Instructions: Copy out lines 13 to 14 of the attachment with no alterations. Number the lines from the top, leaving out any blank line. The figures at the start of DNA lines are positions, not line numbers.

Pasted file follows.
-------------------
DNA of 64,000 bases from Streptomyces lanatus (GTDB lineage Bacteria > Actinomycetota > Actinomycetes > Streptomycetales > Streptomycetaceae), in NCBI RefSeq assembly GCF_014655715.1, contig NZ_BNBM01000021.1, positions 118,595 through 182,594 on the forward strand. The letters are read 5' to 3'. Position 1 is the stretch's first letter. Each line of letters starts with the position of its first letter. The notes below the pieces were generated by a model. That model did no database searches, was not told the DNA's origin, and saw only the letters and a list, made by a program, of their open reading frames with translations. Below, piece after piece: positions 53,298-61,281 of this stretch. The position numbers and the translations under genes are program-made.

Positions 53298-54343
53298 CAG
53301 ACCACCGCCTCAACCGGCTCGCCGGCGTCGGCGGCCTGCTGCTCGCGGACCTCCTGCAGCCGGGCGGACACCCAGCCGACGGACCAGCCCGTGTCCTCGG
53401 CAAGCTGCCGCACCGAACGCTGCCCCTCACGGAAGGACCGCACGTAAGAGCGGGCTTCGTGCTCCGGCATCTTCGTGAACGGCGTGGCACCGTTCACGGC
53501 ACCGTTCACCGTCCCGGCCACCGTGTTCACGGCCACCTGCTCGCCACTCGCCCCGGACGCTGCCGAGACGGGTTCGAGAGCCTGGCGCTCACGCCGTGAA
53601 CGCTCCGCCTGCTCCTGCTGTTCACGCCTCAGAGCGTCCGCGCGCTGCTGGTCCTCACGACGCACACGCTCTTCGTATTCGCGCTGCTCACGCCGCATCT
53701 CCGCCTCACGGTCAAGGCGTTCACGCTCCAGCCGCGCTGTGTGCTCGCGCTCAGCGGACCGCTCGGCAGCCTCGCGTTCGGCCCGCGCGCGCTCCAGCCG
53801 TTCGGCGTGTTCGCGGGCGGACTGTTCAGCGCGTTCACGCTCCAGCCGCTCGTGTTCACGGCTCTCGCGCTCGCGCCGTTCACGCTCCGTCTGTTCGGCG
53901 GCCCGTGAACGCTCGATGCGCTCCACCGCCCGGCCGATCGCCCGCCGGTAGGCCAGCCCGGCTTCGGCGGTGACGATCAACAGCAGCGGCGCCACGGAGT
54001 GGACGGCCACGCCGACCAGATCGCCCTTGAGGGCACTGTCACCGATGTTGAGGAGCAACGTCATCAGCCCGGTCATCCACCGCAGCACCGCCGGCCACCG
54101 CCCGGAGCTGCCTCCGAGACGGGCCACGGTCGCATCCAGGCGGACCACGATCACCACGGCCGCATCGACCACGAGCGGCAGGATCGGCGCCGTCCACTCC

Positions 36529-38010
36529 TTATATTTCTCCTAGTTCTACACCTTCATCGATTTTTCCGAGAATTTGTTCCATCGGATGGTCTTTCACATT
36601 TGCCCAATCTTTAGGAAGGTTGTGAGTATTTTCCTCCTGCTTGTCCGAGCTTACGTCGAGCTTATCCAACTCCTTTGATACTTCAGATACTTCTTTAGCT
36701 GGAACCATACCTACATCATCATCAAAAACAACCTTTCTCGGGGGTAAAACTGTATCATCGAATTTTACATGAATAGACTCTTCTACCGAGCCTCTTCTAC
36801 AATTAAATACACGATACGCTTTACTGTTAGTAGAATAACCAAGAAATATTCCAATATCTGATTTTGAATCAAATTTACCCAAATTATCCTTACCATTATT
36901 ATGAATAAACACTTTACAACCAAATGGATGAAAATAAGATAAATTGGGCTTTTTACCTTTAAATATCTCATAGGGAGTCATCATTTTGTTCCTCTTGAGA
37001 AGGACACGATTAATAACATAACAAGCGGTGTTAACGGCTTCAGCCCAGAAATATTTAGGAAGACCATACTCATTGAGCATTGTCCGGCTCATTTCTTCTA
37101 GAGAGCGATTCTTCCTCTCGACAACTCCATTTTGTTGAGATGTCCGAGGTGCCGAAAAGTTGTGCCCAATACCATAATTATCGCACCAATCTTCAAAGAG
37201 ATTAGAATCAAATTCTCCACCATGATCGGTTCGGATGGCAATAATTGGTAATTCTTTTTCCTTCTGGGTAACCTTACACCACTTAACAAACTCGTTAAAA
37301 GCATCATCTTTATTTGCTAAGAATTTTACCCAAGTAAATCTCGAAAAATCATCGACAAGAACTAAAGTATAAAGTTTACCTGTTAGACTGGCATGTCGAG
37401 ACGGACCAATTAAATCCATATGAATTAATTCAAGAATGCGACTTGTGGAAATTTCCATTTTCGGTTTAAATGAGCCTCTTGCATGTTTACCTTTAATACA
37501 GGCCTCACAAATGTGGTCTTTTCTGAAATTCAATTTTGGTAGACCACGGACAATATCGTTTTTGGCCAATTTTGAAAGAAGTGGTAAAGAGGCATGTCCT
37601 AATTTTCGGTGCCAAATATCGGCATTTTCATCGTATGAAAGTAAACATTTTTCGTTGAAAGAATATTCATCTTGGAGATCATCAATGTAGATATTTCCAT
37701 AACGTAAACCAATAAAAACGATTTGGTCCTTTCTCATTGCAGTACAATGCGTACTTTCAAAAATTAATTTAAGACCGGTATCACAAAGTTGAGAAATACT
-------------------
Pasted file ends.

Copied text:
Positions 36529-38010
36529 TTATATTTCTCCTAGTTCTACACCTTCATCGATTTTTCCGAGAATTTGTTCCATCGGATGGTCTTTCACATT